Friday, May 15, 2009

Almost a philanthropist

I graciously accepted the seat that was pulled out for me by my date, and smoothed a napkin daintily over my lap to cover my prom dress. I felt beautiful, if only for the fact that I was surrounded by Salt Lake City's elite and almost counted myself as one of them for the evening.

Seated around me were some of my favorite co-workers and their guests, all looking shined-up and ready for something exciting to happen. After our black-tied servers brought us a delicious meal, the emcee began the live auction. In this economic downturn, the bids were slightly disappointing, but some items were sold for inexplicably high rates--like an enchilada dinner for 20 people that sold for $3,000. This boosted my confidence and my desire to step off the bench and join in the game; not for any real amount of money, of course, but I always want to do my part to get rich people to spend money for a good cause.

My ears perked up when a trip to Mexico was mentioned. It seemed like it would be a popular item, since some of the other, less exotic trips had sold fairly easily. Before I knew what was happening, my hand shot in the air as soon as they opened the bidding. I should have listened, because the auctioneer started the bidding at $3,500.

Gasp. (From those seated at my table.)

Crickets. (From everybody else in the room.)

...Going once.

It was a curious feeling, like swimming underwater, but with superhuman laser-pointing eyes that zero in on one man with a microphone who was making his way to my table...

....Going twice.


Heart. Palpitations. Sweaty. Palms. Swallowing bugs with less-than-daintily open mouth.

In my desperation, I turned to the nearest bid-spotter and hissed—that's right, I hissed, because a lady under duress does not raise her voice or use foul language to make her point—she hisses. So I hissed, "What are you doing? SELL THIS THING!" To which he enthusiastically responds "Oh no, you want this. This is cool!"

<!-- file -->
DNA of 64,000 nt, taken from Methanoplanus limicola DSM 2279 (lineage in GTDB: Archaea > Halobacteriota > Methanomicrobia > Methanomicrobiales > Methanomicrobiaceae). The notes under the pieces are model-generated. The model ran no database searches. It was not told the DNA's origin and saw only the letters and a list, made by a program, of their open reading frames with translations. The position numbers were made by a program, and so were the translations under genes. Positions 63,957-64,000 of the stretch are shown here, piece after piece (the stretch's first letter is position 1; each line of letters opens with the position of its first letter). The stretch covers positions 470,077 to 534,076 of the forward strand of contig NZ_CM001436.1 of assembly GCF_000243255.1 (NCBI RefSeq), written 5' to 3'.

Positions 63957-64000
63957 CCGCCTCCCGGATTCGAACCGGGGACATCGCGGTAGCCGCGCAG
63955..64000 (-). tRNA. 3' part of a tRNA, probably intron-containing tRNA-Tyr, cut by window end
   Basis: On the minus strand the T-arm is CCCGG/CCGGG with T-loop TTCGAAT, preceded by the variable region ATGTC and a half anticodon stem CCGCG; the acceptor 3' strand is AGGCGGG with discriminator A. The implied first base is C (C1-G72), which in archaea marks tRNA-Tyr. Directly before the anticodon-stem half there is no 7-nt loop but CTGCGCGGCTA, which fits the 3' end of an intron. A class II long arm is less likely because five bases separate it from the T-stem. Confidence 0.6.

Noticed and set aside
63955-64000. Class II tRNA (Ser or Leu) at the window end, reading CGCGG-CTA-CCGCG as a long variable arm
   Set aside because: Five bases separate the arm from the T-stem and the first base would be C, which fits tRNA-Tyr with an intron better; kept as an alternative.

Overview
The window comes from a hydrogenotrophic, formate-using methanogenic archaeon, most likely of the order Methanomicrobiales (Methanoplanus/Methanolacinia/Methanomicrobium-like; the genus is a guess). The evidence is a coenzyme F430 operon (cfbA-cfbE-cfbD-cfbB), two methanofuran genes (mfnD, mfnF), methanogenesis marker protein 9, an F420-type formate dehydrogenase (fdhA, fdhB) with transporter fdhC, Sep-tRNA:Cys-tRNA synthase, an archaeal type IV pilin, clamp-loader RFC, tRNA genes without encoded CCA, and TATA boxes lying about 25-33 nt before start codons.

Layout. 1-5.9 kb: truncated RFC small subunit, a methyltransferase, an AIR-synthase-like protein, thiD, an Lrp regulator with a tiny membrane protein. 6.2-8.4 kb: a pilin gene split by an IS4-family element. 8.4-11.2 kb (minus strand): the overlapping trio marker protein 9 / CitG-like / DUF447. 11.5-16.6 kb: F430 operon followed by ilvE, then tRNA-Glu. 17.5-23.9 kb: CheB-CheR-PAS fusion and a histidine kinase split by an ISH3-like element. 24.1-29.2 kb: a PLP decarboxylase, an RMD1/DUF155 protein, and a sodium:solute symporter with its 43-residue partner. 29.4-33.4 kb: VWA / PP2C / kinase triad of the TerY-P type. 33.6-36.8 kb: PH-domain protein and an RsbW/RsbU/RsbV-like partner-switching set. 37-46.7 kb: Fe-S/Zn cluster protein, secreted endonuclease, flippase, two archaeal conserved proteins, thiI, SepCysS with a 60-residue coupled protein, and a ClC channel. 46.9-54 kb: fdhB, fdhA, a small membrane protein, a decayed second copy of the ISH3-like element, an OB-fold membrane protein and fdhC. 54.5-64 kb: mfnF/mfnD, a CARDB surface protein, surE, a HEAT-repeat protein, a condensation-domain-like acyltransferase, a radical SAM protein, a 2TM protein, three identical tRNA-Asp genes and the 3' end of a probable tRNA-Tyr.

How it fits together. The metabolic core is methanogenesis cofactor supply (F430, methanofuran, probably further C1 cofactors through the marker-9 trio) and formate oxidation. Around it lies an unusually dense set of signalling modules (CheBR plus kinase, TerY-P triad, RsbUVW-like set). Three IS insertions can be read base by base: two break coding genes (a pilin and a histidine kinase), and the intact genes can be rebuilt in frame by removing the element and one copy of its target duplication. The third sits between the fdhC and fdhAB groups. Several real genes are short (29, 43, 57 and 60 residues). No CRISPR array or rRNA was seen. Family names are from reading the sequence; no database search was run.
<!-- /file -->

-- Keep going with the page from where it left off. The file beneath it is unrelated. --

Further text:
Bat rastard.
Apparently he loves sick kids more than my financial well being. Oh, my dear beneficiaries of the Ronald McDonald House, I love you. I really do. But I also love making rent. And not starving. And for the life of me, I can't figure out why nobody in the room is making a peep. Too busy eating your shrimp scampi, Mr. Millionaire? Excuse me, Baroness of the Backless Dress to my right, but could you spare a couple grand so I can sleep tonight? Contrary to my appearance and polished demeanor, I do not in fact have a hospital wing named after me. My perfect posture is merely a ruse, to mask the fact that I'm only here for the food. And to look hot in my prom dress.

Meanwhile, the silence in the room had reached bone-crushing density and the widened eyes of every person at my table threatened to dislodged themselves at any moment. I was on the verge of some unladylike outlets for my panic, i.e. tearing out my hair and jumping frantically on the table, when a voice pierced the fog of my certain demise. One, clear, six-figure salary voice of mercy fought through the din and massaged a rhythm back into my heart with his sweet, affluent cry of "$3,600!"

...Sold! For $3,600!

I may have shed tears.

The collective sigh of relief from those near me was a substantial boon to our depleting ozone layer (global warming? Sounds more like global whining!). My heart found the will to go on, my kids thanked me for their college funds, and my prom dress went to the cleaners...for reasons I find unladylike to describe.